Chancellor Glen Johnson
After a lengthy delay, Chancellor of the Oklahoma State System of Higher Education Glen Johnson is set to retire Thursday, Sept. 30, 2021. (Michael Duncan)

It has been nearly two years since Glen D. Johnson announced his intended retirement as chancellor of the Oklahoma State System of Higher Education, but the former Democratic speaker of the Oklahoma House of Representatives will remain in his lucrative state job for another few months as the search for his successor is only now underway.

After putting the search on hold because of the COVID-19 pandemic, the regents resumed the process in March. With Johnson now set to retire Sept. 30, the regents are working with Buffkin/Baker, a global executive search firm, to conduct a national search.

According to a press release in May, the chancellor position was advertised in a number of national higher education publications and among trade organizations and private industries to attract a “broad, diverse and inclusive candidate pool.”

Regents on the search committee include Ann Holloway, Jay Helm, Joseph Parker and former Republican Speaker of the House Jeff Hickman, who is chairman of the state regents.

“As the new state regents chairman and third since this process began, I am anxious to see the search move forward to the next stage of visiting with potential candidates in the weeks ahead,” Hickman told NonDoc by email.

Hickman said the resurgence of COVID is unfortunate but that he believes the regents can continue the chancellor search in a “safe and responsible manner.”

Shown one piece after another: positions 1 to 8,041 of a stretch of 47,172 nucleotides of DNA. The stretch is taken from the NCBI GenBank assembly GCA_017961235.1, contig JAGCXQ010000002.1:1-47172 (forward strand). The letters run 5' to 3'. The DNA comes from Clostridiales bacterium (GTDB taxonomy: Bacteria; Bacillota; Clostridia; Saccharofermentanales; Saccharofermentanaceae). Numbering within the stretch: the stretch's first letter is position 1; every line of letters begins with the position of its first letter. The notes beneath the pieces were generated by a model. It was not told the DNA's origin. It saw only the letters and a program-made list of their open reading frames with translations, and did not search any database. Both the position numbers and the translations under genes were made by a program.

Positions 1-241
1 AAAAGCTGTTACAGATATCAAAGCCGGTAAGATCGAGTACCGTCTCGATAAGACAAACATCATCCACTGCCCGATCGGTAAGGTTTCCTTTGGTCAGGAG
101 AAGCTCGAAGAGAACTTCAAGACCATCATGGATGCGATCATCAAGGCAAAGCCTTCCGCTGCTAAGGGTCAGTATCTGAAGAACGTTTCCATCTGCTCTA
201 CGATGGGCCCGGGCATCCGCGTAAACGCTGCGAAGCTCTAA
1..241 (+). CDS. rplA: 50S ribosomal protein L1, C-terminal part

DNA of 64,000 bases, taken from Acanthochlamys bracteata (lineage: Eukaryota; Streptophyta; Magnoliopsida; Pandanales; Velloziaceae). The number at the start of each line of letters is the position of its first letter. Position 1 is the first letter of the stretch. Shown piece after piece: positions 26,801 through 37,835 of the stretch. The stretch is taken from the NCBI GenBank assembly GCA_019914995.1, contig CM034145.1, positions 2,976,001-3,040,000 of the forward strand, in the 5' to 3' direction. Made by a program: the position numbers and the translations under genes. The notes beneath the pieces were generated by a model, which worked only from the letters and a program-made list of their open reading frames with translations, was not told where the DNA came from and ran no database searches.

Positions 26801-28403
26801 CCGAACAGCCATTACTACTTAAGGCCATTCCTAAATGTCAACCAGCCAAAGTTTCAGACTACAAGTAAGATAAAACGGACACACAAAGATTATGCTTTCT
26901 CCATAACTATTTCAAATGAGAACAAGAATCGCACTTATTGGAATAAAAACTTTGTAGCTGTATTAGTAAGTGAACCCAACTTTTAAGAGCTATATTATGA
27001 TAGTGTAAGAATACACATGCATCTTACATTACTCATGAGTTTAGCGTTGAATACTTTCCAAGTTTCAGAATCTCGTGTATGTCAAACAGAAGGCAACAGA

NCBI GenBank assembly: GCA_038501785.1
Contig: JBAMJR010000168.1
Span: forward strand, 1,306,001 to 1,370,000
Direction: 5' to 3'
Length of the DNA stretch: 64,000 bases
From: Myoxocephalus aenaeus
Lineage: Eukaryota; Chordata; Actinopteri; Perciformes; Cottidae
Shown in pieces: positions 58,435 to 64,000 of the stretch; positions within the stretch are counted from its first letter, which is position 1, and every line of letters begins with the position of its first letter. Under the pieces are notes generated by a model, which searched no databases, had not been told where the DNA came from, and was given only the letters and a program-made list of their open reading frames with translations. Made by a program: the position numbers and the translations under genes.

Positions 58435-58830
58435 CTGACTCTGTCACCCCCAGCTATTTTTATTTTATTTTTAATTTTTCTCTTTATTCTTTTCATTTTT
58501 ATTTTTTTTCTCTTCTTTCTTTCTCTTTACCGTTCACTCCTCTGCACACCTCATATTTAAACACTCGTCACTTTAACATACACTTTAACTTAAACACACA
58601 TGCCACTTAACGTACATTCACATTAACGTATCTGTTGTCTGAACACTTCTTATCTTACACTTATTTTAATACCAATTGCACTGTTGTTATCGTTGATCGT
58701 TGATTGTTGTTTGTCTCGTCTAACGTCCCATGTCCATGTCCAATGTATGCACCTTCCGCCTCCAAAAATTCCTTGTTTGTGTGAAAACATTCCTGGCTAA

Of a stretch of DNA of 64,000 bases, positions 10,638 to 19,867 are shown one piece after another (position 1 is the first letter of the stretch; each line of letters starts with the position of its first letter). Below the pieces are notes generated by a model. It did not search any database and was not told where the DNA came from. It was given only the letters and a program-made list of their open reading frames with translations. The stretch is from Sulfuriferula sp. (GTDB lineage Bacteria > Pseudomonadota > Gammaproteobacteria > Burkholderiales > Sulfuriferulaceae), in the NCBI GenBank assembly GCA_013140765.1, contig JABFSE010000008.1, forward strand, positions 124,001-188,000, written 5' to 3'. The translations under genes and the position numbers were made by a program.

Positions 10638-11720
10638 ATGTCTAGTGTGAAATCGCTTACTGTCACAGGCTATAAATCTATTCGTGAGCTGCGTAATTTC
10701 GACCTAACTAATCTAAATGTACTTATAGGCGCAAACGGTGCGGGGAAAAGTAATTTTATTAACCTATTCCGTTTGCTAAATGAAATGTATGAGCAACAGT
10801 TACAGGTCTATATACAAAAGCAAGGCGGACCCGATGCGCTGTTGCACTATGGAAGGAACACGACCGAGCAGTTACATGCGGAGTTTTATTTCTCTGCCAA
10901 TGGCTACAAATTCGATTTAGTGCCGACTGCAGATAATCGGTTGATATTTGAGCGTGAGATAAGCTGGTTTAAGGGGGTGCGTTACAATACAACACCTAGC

In his email, Hickman wrote:

With the challenges we face in modernizing our higher education system, navigating trends in student populations, continuing to assess the fiscal viability of our institutions following operational changes and evolving student preferences post-COVID, and the latest issue of one of our state’s two higher education research institutions facing uncertainty in their conference affiliation, which could impact recruitment of researchers, research funding, faculty and students and put at risk the positive impact of technology transfer on Oklahoma’s economy, time is of the essence to bring on board Oklahoma’s next leader for our state’s higher education system.

Applications moving to review process

Though online postings have specified that the application window closed on June 30, Hickman said there is no deadline for applications as the position is open until it’s filled. Buffkin/Baker will continue to receive applications until the committee chooses a candidate.

The regents’ vice chancellor for administration Kylie Smith said that after applications have been reviewed, the search committee will select a group of semi-finalists to participate in first-round interviews.

Smith said the new chancellor’s compensation package has not been set.

A small group of finalists selected from those interviewed will undergo background and reference checks conducted by Buffkin/Baker.

The finalists will be interviewed by the full board during the executive session portion of a regents meeting. The regents will vote to approve the hire of their chosen candidate in an open session of a subsequent meeting.

Those meetings are not yet set, but Smith said the regents hope to hire someone in time to assume the job effective Oct. 1.

A long-delayed search

Tuition and fees